The opening of Grand Central and the Rugby World Cup helped Birmingham to a record number of visitors this year.
Arrivals to the city are expected to reach 38.1 million and tourism revenue hitting an all-time high of £6.2 billion during 2015.
The figures surpass the previous 2014 record which saw Birmingham's tourist numbers and visitor economy grow at a faster rate than any other major UK regional city.
The preliminary figures have been released by Marketing Birmingham's research arm the Regional Observatory and tourism research body Global Tourism Solutions (GTS) and incorporate forecast reports spanning until the end of 2015.
Visitors numbers were boosted heavily this year in 'Super September' during which they hit a peak of four million, helping to attract 500,000 more visitors to the city this autumn compared with 2014.
The city played host to two matches at the Rugby World Cup, held the Birmingham Weekender festival of arts and saw the opening of both New Street station and the Grand Central shopping centre.
The 2015 STEAM report - produced annually to assess the economic impact of visitors to the UK's major cities - also highlighted the growing appeal of Birmingham's festival offering which helped draw record numbers of visitors to the city.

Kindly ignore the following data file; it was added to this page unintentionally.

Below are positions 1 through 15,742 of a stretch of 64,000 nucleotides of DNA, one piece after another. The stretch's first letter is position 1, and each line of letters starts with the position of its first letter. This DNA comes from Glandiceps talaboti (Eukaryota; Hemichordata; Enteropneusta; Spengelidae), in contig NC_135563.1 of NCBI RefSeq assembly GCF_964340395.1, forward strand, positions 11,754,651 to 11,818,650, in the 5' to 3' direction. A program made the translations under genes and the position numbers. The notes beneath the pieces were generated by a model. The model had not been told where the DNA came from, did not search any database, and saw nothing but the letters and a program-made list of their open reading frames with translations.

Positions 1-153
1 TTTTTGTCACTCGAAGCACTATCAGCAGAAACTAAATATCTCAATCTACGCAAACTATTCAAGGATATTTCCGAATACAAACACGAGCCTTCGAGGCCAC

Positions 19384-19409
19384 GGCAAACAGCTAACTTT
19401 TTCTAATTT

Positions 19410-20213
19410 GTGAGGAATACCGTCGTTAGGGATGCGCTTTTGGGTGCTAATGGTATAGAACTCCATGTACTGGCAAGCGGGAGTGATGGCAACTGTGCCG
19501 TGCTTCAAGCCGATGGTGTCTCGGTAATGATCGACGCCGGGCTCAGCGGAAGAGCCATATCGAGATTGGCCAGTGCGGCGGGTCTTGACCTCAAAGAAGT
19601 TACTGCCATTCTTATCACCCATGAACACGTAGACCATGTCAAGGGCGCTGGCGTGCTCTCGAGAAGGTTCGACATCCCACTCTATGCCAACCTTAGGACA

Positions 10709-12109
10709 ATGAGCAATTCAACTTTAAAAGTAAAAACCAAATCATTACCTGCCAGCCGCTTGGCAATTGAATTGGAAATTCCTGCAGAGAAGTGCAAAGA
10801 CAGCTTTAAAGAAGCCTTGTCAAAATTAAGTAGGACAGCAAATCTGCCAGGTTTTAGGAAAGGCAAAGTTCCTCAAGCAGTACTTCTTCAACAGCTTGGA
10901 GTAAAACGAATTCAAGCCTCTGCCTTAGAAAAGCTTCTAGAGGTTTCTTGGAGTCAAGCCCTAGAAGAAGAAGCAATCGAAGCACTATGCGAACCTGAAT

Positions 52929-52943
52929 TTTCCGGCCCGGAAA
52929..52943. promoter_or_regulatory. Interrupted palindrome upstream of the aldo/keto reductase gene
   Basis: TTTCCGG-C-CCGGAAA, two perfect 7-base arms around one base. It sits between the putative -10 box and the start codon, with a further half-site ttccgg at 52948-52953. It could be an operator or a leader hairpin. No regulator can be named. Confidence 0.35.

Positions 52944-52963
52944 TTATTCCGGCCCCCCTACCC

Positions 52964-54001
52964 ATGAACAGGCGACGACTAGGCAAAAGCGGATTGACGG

This year's calendar of more than 50 events included the city's biggest charity art exhibition The Big Hoot and the tenth Moseley Folk Festival.
The report also revealed that visitor spend is expected to increase from £5.9 billion in 2014 to £6.2 billion in 2015, creating 859 more jobs in the city and surrounding region's tourism sector.
Neil Rami, chief executive of Marketing Birmingham, said: "2015 marked an important milestone for Birmingham and the surrounding region.
"These record visitor figures are proof of the city's rapidly growing profile domestically and across the world and demonstrate that our collaborative approach has been a resounding success."
The same success in tourism is reflected across the wider region. The Greater Birmingham and Solihull Local Enterprise Partnership area is predicted to attract an additional 1.2 million visitors in 2015, resulting in an overall visitor economy worth £8.1 billion - £300 million more than the year before.
Andy Street, chairman of the partnership, added: "These figures are a further example of greater Birmingham's significant contribution to the growth of Britain's economy.
"The area's world-class culture, enterprise and innovation is attracting visitors and investment from across the globe, creating employment opportunities and driving forward its reputation as a powerful gateway to the UK and Europe.
"Perceptions of greater Birmingham as a leading tourist destination continue to rise, with visitor numbers and revenue standing at an all-time high."